ClearForest’s technology will draw patterns from terrorism-related intelligence collected from several sources into a centralized datamart that serves as part of the agency’s modernized Trilogy network. A system developed in Israel is powering a new counter-terrorism database within the United …
The system will ensure knowledge and sharing of all terrorism-related information within the FBI and with the CIA, Department of Homeland Security, and other federal agencies
The tool created by the ClearForest company, will allow bureau analysts to more easily pore through the more than 1 billion documents that make up the FBI repository and share information with other intelligence agencies.
ClearForest, with headquarters in New York and Research and Development facilities in Israel, is a leader in organizing unstructured information and finding important patterns that help analysts form theories and reach conclusions. Their tools, ClearTags and ClearResearch, will draw patterns from terrorism-related intelligence collected from several sources into a centralized datamart that serves as part of the agency’s modernized Trilogy network.
Trilogy’s Virtual Case File component, the electronic container for all this data, will be up and running by the end of the year, said FBI spokesman Ed Cogswell. According to the FBI, over 40 million pages of documents have already been scanned into the counter-terrorism database.
The FBI was severely criticized in the wake of the Sept. 11, 2001, terror attacks for failing to follow up on memos from the field that might have led investigators to the terrorists. The memos were just several in a stream of tens of thousands of pieces of hard copy information flowing into the bureau before the attacks. FBI officials believe the new computerized digital system will help analysts find and properly evaluate such information in the future, conceivably before terrorists can strike.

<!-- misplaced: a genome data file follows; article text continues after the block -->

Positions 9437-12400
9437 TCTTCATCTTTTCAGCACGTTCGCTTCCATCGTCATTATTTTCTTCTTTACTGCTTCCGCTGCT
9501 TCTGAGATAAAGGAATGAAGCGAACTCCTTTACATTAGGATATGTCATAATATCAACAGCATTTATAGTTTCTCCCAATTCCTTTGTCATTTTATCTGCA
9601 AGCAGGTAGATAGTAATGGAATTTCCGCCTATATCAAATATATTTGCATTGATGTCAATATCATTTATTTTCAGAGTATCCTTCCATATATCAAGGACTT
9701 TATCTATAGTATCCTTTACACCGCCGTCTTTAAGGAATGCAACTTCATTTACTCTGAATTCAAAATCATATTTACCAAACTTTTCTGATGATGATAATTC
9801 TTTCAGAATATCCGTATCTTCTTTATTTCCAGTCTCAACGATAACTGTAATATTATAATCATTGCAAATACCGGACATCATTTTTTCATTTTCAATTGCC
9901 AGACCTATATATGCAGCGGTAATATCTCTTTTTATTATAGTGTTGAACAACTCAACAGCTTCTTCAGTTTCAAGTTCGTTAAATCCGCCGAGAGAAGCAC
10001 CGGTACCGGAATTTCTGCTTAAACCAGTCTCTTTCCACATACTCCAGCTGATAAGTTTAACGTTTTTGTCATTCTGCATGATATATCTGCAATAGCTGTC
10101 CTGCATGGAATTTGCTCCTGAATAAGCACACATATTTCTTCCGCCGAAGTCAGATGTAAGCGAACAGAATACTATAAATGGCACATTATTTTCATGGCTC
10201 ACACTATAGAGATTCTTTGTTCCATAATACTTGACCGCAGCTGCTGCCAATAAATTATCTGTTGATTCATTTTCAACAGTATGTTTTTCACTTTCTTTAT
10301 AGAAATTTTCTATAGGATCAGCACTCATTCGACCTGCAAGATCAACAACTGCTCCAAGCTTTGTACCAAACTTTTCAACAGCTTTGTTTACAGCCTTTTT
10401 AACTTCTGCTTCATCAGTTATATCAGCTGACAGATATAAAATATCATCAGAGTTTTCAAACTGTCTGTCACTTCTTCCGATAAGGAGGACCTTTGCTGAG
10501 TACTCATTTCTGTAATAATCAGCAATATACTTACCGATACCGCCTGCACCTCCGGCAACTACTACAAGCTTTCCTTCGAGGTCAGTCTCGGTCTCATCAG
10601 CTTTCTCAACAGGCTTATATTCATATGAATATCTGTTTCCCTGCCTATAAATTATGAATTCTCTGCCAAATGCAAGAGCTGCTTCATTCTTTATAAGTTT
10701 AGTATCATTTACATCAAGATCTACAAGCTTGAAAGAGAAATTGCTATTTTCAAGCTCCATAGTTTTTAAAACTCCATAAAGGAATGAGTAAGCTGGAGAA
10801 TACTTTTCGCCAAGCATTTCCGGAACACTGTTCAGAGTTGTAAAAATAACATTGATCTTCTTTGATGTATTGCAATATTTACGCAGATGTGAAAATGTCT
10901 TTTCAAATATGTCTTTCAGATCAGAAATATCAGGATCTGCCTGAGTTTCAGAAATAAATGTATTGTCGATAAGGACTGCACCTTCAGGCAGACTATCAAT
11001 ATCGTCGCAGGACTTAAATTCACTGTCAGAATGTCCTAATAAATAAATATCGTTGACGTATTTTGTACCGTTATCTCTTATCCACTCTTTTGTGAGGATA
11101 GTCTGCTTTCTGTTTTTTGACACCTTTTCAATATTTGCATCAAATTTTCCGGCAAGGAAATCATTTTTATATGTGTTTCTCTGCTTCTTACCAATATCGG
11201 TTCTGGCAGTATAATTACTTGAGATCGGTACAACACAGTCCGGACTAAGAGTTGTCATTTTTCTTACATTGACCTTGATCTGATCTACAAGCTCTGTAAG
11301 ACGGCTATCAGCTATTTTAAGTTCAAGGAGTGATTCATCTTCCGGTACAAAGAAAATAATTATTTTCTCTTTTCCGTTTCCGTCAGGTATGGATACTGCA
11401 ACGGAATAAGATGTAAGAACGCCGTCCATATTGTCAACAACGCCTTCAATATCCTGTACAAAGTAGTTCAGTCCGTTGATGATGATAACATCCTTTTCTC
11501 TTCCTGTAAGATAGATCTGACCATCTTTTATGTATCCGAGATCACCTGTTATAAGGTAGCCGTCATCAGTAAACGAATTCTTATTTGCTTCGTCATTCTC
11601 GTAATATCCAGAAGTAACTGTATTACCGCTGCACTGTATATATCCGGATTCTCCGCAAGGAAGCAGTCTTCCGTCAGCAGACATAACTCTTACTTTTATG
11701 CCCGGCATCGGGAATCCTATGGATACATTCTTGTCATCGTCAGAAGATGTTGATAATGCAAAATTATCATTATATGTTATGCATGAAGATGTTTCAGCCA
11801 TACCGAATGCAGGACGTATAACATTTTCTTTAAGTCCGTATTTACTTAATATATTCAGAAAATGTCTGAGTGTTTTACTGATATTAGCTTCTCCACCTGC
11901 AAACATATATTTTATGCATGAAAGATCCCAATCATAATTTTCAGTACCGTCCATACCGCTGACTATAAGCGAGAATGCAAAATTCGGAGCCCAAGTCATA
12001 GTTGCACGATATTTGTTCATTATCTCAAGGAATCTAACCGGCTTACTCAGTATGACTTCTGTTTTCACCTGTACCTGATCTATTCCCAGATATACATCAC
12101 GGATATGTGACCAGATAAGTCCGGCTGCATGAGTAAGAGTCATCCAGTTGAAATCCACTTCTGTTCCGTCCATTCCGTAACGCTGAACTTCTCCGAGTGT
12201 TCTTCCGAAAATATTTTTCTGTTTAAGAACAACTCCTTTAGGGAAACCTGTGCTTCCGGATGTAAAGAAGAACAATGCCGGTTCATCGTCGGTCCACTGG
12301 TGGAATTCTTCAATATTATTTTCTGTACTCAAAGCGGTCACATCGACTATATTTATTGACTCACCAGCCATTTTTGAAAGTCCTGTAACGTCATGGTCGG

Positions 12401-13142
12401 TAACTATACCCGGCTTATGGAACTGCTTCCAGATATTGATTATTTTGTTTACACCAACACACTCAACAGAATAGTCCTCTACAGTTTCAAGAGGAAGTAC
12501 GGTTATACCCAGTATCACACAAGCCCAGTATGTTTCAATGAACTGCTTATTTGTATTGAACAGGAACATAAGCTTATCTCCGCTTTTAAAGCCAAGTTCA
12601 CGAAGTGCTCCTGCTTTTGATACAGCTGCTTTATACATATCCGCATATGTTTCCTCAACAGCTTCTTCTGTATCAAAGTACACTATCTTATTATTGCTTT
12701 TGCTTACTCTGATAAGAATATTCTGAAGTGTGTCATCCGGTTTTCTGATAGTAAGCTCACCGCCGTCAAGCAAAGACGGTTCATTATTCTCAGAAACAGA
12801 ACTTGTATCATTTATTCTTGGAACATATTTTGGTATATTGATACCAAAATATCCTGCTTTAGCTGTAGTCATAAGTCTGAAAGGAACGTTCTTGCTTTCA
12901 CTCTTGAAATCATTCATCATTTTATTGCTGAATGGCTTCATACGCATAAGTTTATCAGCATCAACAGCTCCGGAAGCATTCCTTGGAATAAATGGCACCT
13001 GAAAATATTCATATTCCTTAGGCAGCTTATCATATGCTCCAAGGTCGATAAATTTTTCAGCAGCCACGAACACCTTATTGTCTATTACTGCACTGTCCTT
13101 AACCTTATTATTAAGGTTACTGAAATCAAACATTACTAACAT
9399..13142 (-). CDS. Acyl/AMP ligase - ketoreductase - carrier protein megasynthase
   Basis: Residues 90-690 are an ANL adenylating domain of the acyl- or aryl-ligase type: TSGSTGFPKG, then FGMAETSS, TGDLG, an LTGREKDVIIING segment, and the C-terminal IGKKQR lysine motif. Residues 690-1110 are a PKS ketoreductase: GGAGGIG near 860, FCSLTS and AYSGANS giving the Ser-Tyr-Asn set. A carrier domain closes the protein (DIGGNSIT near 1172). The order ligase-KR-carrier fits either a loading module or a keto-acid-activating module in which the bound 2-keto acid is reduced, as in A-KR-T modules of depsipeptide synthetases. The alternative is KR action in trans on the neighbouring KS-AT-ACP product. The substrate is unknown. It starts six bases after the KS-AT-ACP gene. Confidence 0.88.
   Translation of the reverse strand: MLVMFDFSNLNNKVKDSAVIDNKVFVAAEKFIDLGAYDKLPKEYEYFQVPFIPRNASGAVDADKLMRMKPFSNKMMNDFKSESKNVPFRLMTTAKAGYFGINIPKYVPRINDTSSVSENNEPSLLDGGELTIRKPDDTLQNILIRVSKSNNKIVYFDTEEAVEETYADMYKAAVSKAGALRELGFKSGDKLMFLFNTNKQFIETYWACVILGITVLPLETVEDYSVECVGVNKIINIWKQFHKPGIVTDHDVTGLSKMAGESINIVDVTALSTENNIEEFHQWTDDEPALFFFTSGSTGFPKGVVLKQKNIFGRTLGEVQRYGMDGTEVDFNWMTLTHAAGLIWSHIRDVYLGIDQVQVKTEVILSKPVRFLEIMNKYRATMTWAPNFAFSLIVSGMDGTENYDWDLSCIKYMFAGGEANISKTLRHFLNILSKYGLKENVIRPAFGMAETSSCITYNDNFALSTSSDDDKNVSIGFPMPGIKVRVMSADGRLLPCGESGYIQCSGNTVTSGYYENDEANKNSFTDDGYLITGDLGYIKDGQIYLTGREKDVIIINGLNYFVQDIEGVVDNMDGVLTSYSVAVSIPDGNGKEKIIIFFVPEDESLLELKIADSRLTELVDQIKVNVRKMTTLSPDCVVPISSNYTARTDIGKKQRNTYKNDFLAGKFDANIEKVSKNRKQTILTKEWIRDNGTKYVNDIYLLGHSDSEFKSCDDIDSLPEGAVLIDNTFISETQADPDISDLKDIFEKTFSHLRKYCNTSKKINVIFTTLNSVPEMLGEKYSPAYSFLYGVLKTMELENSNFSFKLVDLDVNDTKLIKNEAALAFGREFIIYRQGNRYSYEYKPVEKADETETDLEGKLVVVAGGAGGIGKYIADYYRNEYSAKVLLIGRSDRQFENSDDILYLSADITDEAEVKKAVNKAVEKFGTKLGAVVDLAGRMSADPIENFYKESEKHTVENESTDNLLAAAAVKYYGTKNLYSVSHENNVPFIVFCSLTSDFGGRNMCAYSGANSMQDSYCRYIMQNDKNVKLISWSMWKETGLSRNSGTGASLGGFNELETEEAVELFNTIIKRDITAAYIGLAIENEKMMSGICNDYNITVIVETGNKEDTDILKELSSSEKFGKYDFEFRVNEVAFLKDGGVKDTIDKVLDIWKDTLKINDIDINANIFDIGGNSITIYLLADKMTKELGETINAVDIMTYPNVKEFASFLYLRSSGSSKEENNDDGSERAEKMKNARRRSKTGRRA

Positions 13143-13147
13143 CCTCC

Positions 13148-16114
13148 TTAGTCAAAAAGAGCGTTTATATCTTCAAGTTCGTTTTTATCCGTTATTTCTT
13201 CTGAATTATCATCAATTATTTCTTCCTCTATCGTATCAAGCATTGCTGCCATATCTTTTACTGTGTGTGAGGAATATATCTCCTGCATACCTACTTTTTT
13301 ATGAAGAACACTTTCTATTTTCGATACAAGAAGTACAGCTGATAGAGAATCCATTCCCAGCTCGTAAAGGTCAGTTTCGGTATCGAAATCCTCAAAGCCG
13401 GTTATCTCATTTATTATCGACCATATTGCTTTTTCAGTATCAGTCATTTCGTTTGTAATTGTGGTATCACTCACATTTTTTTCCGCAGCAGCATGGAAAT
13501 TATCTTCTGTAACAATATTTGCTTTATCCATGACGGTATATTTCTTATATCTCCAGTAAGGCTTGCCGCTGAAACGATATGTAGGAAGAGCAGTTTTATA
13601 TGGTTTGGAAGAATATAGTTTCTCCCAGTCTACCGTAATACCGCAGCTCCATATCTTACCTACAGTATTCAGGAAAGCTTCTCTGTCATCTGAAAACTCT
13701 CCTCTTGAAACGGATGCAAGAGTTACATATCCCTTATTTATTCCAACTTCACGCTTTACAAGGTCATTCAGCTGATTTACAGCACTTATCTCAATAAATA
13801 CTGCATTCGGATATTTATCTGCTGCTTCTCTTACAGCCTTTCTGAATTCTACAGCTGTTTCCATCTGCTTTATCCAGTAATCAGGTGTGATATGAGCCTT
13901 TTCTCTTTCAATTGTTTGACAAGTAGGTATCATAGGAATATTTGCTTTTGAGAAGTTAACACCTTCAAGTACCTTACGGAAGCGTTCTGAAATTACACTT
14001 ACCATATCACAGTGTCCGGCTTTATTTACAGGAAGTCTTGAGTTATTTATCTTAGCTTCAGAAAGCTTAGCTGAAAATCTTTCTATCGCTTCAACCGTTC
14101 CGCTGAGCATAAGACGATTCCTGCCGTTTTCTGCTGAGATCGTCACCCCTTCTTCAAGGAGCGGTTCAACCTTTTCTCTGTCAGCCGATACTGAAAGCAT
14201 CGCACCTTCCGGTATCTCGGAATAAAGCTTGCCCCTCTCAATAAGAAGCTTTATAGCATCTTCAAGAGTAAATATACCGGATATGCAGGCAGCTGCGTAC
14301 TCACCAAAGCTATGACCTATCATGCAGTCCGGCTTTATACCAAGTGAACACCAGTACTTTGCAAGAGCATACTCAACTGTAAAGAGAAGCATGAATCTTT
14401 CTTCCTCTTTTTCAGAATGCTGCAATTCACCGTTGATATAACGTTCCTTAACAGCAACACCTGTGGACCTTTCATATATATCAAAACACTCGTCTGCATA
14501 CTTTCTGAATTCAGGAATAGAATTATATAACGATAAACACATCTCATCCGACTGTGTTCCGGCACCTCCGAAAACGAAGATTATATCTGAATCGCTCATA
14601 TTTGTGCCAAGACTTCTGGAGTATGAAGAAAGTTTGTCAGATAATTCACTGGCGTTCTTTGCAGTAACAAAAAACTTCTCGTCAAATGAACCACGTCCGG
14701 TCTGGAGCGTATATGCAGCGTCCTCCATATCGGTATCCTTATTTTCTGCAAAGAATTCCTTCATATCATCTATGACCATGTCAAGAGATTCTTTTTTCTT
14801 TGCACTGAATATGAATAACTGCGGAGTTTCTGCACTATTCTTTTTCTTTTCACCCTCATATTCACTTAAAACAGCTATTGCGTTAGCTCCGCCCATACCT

With ClearTags and ClearResearch used to quickly analyze the FBI’s entire document repository: over 1 billion existing documents, with up to one thousand new documents per day – collaboration among those dealing with the FBI’s terrorism-related information, both internally and with the CIA, the Department of Homeland Security, and other federal agencies will improve.
ClearResearch provides a single-screen diagram of relationships between people or places, and agents can receive a brief narrative outlining the nature of the relationship by clicking on the link between people. This tool has a powerful recognition system with logic which the bureau can customize to its needs.
To power the new program, called the “Terrorism and Intelligence Data Information Sharing Data Mart,” the FBI will deploy ClearResearch on the desktops of all 300 analysts in the agency, enabling them to quickly draw valuable, previously unknown insights from counter-terrorism intelligence gathered from disparate sources, and to respond immediately and efficiently to field events.
The bureau plans to connect the data mart to state and local databases, telephone records, Pentagon databases, Drug Enforcement Agency and Bureau of Alcohol, Tobacco and Firearm databases, the State Department’s visa database and other agencies.